A slightly different version of the “Bugger Bognor” incident is that the King, upon being told, shortly before his death, that he would soon be well enough to revisit the town, uttered the words “Bugger Bognor!” Although there is little evidence that these words were actually spoken in this context, and although the sea air helped the King to regain his health, it is certain that the King had little regard for the town.

    • katry Says:

      My Dear Hedley,
      I had no idea where Bognor Regis is so I went looking; actually I hadn’t ever heard of it before this, but it had everything: beaches, though tarred, gardens, a putting green and the penny slots

      Your penny slots sounds a bit like the arcade at Revere Beach. We always begged for a bit of money.

      The BFG got good reviews so I’m glad the Prince agreed.

      Wild turkeys are everywhere it seems. A few were reintroduced to the Cape years ago. Now they travel in groups as large as 15.

      Have great day and enjoy that football!

      • Hedley Says:

        It was very typical for folks to retire to the seaside and so my Grandparents left Epsom in the 60s for the delights of Bognor Regis.
        By default it became our summer holiday destination. MY grandmother was a very good sport and would make sure we saw the new Beatles movies, had a few pennies for the slot machines and an icecream treat

      • katry Says:

        And you, of course, have continued the tradition of having wonderful grandparents.

        My mother’s parents wee always welcoming to many of their eight kids and their kids. I remember penne on the stove, enough to feed a big crowd. My grandfather used to have piles of dimes so he could give each of us one. A dime went a long way in those days.

      • katry Says:

        Thanks, MDH, for that great story. The pedigree of Craigweil House was interesting as well with all those dates and owners.

        The medical advisors had quite the list of must haves for the King’s convalescence.

        It doesn’t matter which story is correct. Both are funny.

  2. olof1 Says:

    We had a cool and sunny morning here followed by a slightly warmer and cloudy noon with some rain. The thunder missed us again but I just heard something that could have been thunder after all. I looked at the live lightning site and it looks like it is coming from the south towards us again. Still far away though.

    It’s a long time since I went to the beach too, I don’t sun bathe but I don’t mind jumping in to the water if it is a hot day. Too far away now days though, it is easier to just stay at home 🙂

    Back in the days we all learned how to swim in school but then some idiot decided that wasn’t necessary so now people are drowning a lot, so many that they now are talking about swiming lessons in schools again. To be honest though, most people drowning now days are not so sober middle aged men. Men are always idiots who think they can do anything even if they are drunk and have heart problems 🙂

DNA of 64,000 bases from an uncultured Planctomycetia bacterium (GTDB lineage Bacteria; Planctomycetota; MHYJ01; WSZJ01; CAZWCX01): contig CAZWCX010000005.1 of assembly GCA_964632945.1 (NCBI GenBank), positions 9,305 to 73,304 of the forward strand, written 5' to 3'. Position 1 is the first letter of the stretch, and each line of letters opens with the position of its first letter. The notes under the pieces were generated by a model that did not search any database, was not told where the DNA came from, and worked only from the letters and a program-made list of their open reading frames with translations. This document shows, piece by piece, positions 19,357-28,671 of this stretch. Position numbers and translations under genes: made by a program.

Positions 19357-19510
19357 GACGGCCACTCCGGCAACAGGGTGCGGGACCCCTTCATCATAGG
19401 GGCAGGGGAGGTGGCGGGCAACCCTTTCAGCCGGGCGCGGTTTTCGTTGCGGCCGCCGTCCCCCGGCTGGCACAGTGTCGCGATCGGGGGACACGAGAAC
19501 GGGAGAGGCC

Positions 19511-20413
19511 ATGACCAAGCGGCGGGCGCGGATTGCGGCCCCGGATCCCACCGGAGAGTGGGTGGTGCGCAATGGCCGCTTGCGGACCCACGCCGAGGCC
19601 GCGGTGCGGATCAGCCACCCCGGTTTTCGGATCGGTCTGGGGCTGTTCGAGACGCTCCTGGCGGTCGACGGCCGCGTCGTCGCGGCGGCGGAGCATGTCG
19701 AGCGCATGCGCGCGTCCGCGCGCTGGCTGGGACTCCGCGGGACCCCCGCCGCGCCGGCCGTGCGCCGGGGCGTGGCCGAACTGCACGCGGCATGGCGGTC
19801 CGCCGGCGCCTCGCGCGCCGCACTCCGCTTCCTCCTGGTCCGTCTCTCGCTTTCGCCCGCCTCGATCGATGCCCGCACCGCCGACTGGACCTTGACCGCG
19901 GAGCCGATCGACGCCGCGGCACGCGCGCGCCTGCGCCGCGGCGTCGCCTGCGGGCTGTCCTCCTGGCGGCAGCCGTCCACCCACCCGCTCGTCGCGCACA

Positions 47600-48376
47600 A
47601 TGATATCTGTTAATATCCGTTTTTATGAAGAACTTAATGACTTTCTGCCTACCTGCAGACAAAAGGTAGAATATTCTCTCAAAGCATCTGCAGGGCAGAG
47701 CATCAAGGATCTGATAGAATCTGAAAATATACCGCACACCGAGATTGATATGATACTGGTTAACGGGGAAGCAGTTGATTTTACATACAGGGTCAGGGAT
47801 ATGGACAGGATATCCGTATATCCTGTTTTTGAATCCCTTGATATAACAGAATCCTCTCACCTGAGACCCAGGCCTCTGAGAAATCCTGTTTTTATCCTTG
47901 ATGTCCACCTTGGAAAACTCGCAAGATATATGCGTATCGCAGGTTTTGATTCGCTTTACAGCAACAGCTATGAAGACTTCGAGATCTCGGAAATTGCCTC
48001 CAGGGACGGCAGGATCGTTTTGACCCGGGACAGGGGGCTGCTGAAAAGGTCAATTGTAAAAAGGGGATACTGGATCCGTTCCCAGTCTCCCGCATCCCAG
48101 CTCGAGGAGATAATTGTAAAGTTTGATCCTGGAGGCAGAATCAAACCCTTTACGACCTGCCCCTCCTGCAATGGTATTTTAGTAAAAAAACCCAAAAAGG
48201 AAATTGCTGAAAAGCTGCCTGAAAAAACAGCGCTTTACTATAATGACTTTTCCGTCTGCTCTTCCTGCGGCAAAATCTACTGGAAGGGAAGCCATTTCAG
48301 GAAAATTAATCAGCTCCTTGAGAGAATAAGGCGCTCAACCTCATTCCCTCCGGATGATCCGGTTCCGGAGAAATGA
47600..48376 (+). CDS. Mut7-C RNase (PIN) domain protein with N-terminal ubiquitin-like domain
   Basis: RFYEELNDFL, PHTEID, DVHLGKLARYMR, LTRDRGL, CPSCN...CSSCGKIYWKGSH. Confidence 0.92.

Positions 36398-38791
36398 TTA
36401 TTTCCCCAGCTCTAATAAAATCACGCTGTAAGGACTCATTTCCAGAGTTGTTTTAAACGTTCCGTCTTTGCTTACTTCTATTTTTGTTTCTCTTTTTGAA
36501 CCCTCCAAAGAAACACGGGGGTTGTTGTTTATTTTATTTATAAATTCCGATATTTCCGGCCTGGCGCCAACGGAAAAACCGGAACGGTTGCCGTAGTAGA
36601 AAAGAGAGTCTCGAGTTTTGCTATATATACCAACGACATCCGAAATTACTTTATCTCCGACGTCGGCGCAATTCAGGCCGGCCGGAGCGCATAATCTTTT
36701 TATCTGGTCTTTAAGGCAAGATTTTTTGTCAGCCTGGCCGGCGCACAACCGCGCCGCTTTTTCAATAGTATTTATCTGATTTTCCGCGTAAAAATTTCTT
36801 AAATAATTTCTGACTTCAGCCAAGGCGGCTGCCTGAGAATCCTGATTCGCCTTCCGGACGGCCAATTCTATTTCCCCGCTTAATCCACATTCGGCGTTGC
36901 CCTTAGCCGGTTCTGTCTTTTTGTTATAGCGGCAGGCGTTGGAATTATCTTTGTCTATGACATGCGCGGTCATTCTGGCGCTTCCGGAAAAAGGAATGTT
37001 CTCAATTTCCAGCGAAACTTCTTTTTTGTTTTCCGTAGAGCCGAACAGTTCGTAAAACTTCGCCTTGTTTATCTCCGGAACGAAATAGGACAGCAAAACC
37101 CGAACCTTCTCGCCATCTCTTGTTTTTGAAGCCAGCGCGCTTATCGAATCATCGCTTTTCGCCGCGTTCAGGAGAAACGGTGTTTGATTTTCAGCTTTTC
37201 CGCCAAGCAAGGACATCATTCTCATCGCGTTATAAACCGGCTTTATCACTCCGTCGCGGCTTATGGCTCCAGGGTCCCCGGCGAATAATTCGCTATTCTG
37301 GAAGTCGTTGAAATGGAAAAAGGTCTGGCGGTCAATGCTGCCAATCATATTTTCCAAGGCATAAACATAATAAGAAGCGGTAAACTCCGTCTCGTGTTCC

Last day at my old blog, the move happens tomorrow. The free space has come to an end now so the move is a must.

    Have a great day!


    • katry Says:

      Hi Christer,
      I thought it was going to be hot today, but the house is still relatively cool. The clouds were here for a small while then the sun appeared and hasn’t left. Gracie must have thought the house a little too cool as she went on the deck and laid in the sun for a while.

      I haven’t been to the beach for a while either and it surrounds me. The tourists fill the lots and their blankets are all over the place.

      There are places which give private lessons, and they are popular. Around here kids really do need to know how to swim. The only growing I’ve heard of lately was a kayaker.

      I have already put your new blog and its url on Coffee so people can follow you.

      Have a great day!

  3. Caryn Says:

    Hi Kat,
    I don’t remember learning to swim. I only remember swimming all the time. My mother told me that when I was still in the crawling stage she and my father brought me to the beach. She went into swim, leaving me on the blanket, she thought. As she was wading into the surf, she looked back and there I was at her heels crawling into the surf with her and totally unafraid of the waves smacking me in the face.
    My mother used to take us to Lynn or Revere beach in the summer. On rare occasions, she’d drive all the way up to Wingaersheek. She liked Wingaersheek best but Gloucester was a long drive for her. I loved the tide pools there but I didn’t like that you had to walk a mile through shallow water to get out far enough to swim. The shallowness of the area kept the water warm unlike a lot of the beaches up here. (I’m looking at you Plum Island. Brrr. Blue legs.)